While we have all been hoping and praying for moisture in our area, the winter storm we got on December 13th probably wasn’t exactly what we had in mind. The snow was a welcome change from the drought we’ve had for most of the last year-and-a-half. But I’m sure we’ve all had our fill of wind – especially from this spring – and we definitely didn’t need more of it in blizzard proportions.
Thunderstorms and rainfall proceeding snow and gusty winds was not a great combination. The freezing rain brought slick roads and ice on the power lines that caught more wind that threw lines and twisted poles causing multiple outages. We made some progress Tuesday morning but by that afternoon our crews had nearly ground to a halt because of zero visibility and poor road conditions. In over 18 years of working at Midwest, I’ve never been as disappointed walking out the door as I was that night knowing there were so many without power, but we were simply unable to continue even trying to get more people back on.
Fortunately, the skies cleared Wednesday morning. It was still not easy to get around, but sunshine and increased visibility made it much easier to get the lines fixed and restore much needed power to our area. It was still miserable conditions for our crews to be out in, but you could tell the sunshine provided a lift and the progress we were making helps everyone feel like the losing battle of the day before was behind us and we were steadily moving forward. Our crews deserve a ton of credit for battling the weather and the roads and doing everything they could to restore power. We appreciate all the support we got from the community with encouraging words and even getting out in the storm themselves to help our guys get around.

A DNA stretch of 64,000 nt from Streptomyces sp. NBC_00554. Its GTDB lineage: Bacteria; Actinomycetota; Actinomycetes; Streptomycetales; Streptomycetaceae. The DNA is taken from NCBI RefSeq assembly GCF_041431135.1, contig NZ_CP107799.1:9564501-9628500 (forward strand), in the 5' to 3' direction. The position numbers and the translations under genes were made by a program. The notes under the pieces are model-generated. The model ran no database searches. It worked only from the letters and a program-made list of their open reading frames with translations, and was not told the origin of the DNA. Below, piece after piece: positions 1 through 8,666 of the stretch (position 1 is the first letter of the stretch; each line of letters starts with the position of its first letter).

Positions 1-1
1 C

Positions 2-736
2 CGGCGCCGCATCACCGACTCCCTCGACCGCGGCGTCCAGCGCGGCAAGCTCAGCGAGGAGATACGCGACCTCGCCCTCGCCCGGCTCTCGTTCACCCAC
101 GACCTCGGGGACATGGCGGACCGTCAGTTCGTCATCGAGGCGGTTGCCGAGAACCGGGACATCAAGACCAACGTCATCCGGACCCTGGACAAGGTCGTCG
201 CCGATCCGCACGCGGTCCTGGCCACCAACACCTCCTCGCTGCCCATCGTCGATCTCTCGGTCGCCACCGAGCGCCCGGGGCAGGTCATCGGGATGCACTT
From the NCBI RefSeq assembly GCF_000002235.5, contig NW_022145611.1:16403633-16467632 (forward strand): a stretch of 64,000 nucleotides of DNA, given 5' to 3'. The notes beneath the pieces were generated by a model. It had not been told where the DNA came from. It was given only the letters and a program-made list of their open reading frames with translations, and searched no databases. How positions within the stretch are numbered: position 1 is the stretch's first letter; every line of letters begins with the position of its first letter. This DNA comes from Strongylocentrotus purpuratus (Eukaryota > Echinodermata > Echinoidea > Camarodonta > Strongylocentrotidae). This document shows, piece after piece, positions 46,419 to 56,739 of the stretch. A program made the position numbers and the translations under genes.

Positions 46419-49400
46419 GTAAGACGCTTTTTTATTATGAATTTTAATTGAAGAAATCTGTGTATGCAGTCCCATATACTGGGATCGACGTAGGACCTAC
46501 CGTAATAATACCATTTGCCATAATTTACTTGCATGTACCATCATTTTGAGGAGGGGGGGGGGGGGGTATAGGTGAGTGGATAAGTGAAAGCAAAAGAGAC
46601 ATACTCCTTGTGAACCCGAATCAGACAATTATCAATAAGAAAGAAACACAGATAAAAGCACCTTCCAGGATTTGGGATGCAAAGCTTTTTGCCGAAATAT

One interesting aspect about this storm is we didn’t have a single broken pole. And we had very few broken crossarms on the poles. Most of the outages were caused by the lines being pulled off the poles by the ice and wind or the bolts that hold the crossarms on the poles breaking and the crossarms swinging into the line. Employees that have been around for 20-30 years say they’ve never seen so many bolts breaking like that. It seems that the wind caused the lines to move so much that they worked loose and eventually broke.
Another interesting note was most of the damage was within 10 miles east or west of Highway 61/Road 328 (south of Grant). That corridor may have gotten more of the rain the night before that led to more icing. We are grateful that the problem areas weren’t more widespread.
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